We met when my eldest son was just beginning to find his voice, and we spent hours sitting together on her living room floor helping him to learn that skill.
That is my overriding memory of Maureen Kendler because it embodied who she was: a teacher who not only had a unique and distinctive voice herself, but who empowered innumerable others to find their voices.
Whether she was being the “shtetl consultant” for the latest Chichester Festival Theatre production of Fiddler on the Roof, leading March of the Living groups in Poland, teaching her beloved LSJS Jewish literature class, or sharing her passion for 19th century Jewish cookbooks at Limmud, Maureen had a way of keeping Jewish memory alive and vibrant while at the same time empowering her students to make it their own.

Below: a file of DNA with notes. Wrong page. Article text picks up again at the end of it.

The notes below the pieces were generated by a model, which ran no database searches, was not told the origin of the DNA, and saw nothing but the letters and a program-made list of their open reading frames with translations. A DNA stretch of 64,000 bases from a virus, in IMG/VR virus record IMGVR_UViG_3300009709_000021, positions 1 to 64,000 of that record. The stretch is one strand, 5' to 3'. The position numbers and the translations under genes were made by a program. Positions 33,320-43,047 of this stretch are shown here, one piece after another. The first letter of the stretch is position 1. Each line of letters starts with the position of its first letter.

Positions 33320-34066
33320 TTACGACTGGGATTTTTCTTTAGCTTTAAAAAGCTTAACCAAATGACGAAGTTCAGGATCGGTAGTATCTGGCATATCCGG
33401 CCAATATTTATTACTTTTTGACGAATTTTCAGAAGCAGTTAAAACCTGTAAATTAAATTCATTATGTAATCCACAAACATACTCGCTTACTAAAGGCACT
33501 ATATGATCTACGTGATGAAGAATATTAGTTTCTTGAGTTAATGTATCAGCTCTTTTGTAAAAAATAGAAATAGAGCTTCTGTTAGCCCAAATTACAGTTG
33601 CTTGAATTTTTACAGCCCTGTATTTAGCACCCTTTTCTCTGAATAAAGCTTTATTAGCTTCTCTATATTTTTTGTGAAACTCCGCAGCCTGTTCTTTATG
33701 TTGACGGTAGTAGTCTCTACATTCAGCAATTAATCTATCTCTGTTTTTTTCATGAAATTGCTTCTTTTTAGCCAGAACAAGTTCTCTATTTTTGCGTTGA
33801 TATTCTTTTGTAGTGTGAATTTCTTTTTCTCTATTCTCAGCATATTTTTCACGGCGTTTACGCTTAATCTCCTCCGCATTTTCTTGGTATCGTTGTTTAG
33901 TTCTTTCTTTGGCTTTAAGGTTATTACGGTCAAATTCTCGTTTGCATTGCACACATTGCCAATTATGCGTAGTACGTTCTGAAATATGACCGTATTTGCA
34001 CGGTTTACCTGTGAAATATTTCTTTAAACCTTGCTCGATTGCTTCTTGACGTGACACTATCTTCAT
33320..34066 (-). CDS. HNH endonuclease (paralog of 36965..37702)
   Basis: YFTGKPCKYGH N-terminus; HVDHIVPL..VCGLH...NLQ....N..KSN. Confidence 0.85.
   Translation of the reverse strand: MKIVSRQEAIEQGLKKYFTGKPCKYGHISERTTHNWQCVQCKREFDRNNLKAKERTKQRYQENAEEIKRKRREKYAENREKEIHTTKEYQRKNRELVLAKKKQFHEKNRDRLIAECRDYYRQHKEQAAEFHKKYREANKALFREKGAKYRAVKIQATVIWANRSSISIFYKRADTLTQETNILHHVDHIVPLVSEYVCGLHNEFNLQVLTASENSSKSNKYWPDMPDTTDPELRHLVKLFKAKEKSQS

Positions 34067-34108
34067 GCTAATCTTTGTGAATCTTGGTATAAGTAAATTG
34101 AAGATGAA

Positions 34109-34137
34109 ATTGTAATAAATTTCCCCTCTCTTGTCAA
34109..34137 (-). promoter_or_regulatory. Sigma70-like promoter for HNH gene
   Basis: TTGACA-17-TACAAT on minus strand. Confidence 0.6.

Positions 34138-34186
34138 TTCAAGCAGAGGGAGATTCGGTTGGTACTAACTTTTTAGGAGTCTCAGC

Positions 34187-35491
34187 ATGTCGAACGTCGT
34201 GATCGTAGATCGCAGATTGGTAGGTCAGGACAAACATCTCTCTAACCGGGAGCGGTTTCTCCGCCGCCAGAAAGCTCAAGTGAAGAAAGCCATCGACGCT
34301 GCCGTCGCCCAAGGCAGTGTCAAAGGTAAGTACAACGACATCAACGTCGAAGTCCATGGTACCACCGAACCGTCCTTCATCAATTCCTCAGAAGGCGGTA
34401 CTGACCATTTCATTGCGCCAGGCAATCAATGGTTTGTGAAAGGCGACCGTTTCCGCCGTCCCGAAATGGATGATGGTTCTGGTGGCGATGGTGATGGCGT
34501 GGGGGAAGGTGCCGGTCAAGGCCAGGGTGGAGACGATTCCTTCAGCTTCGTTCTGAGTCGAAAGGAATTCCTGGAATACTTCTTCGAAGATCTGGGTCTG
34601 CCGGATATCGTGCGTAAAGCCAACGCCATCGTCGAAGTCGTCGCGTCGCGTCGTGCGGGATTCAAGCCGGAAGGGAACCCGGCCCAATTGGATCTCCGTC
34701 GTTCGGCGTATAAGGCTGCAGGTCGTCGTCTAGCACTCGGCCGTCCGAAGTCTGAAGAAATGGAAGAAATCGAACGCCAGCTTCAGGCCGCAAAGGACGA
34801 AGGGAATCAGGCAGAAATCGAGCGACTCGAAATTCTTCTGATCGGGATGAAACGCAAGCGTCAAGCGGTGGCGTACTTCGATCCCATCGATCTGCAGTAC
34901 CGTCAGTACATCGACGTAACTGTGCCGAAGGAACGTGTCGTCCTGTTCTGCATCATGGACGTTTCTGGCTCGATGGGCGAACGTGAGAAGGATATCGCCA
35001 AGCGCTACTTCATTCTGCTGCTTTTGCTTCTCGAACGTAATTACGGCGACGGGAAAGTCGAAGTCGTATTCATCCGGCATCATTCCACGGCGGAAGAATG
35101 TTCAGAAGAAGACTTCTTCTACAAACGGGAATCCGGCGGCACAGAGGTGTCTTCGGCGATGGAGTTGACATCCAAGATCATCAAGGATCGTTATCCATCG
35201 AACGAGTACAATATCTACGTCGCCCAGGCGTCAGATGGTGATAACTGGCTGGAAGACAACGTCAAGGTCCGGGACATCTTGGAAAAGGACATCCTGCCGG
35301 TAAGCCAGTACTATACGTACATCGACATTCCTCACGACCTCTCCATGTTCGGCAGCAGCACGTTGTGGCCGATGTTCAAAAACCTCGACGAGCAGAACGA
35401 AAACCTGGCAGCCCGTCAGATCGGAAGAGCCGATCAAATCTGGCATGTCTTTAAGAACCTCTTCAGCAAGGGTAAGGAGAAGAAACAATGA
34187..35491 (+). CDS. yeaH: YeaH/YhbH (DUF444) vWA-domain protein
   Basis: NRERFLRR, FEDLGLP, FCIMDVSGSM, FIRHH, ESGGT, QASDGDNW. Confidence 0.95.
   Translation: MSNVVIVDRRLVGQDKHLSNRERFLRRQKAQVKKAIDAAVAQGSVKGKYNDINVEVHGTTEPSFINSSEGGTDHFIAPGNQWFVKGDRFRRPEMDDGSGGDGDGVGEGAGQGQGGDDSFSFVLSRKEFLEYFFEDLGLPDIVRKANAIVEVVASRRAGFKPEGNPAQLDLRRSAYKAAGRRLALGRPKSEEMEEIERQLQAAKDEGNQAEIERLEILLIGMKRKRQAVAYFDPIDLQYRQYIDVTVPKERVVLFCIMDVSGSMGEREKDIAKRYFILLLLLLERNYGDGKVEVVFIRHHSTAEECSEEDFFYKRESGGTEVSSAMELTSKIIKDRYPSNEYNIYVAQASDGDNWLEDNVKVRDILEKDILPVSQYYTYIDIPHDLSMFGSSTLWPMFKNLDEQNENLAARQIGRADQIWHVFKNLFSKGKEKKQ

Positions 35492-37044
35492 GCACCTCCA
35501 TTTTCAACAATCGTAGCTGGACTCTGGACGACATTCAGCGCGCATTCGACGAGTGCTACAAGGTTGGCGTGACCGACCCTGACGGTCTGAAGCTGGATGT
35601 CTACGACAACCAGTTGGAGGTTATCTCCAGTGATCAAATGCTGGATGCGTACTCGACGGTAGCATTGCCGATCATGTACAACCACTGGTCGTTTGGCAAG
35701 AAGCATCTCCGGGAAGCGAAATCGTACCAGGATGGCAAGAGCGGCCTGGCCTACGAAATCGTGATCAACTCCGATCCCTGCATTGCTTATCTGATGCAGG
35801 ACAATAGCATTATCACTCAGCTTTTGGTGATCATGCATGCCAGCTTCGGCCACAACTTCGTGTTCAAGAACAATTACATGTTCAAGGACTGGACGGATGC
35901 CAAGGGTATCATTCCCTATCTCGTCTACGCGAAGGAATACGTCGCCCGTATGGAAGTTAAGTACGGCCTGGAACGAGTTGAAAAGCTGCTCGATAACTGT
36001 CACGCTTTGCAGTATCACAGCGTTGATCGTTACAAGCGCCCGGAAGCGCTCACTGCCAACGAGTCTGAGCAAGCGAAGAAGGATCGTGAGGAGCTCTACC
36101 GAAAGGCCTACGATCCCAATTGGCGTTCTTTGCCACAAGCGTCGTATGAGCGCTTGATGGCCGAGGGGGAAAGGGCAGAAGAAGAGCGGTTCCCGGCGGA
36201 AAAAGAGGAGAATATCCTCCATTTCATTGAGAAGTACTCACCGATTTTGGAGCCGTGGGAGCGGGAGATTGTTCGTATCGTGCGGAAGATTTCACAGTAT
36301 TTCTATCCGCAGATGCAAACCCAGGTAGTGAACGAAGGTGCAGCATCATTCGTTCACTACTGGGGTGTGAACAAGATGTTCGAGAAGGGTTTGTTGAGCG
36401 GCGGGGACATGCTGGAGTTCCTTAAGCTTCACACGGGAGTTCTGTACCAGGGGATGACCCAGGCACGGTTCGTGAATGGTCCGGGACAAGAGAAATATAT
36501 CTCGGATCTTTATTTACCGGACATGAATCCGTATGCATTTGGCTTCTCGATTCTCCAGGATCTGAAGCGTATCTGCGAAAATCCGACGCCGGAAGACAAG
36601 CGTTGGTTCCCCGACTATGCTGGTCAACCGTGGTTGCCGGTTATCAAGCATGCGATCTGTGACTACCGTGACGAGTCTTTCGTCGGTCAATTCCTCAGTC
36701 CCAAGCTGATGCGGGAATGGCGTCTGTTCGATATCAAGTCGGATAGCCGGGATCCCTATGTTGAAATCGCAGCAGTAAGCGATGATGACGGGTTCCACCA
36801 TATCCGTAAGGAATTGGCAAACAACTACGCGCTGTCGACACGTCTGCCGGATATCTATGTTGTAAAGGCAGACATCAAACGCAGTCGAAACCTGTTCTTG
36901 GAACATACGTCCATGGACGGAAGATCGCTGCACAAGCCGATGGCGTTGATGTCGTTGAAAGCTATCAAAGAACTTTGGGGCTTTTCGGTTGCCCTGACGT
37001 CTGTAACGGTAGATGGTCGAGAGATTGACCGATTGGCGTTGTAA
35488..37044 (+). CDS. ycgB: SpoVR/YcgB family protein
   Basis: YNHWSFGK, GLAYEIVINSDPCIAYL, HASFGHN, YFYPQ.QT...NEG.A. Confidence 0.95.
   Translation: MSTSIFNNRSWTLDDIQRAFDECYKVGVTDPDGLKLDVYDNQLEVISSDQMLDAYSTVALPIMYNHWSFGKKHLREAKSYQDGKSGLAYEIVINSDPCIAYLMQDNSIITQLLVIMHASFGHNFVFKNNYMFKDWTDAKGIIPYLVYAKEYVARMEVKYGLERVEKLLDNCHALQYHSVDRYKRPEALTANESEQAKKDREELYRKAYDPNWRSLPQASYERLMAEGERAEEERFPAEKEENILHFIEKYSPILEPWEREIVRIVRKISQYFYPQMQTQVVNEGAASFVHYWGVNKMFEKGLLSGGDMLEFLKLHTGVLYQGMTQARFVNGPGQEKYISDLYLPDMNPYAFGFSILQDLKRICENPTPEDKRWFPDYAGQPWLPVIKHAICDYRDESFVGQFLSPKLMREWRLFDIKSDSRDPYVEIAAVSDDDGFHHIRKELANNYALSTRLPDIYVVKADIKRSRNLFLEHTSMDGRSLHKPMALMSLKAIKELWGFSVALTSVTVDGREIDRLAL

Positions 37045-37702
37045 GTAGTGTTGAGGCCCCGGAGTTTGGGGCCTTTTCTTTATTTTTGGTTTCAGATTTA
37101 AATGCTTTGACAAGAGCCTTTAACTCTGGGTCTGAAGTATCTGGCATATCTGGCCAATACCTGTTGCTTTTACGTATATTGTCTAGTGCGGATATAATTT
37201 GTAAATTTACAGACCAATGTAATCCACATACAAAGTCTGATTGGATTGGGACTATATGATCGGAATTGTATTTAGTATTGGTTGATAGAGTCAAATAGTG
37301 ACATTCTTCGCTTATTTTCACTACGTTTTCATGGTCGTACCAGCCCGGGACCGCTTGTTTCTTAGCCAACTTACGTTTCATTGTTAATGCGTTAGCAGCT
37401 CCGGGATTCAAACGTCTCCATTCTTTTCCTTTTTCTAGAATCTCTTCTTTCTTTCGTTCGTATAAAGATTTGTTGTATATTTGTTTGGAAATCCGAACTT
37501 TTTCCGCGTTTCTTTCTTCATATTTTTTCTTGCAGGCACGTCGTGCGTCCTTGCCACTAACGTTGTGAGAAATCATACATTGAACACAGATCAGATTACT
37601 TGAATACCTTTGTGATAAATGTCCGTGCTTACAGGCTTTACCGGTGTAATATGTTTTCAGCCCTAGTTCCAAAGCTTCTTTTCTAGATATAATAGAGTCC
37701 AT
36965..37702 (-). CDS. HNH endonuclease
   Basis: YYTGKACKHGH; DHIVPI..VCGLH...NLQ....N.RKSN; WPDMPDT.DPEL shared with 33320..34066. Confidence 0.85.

I recall working with her on her JDOV Talk, “52%: At the Crossroads.” She knew with great clarity that she wanted to give voice to some difficult truths about women and Orthodoxy. She did so with her signature style and BBC radio voice: thoughtful, classy, never strident or pious, yet powerful, deeply authentic, and challenging. That was Maureen – a voice that could hold you close and challenge you simultaneously.
Perhaps that is what made her such an extraordinary friend, teacher, parent, daughter, sister and wife. She could hold you so safe and secure. And because of that safety, she could push you to discover your own voice.
Maureen once told me that of all her BBC broadcasts, the show on Leonard Cohen’s Hallelujah was her favourite. I will therefore remember with a “cold and broken Hallelujah” Maureen’s extraordinary voice, which empowered so many and was cut off far too soon. May it forever continue to resonate through all of us who learned from her and loved her.
- Shoshana Boyd Gelfand is Director of JHub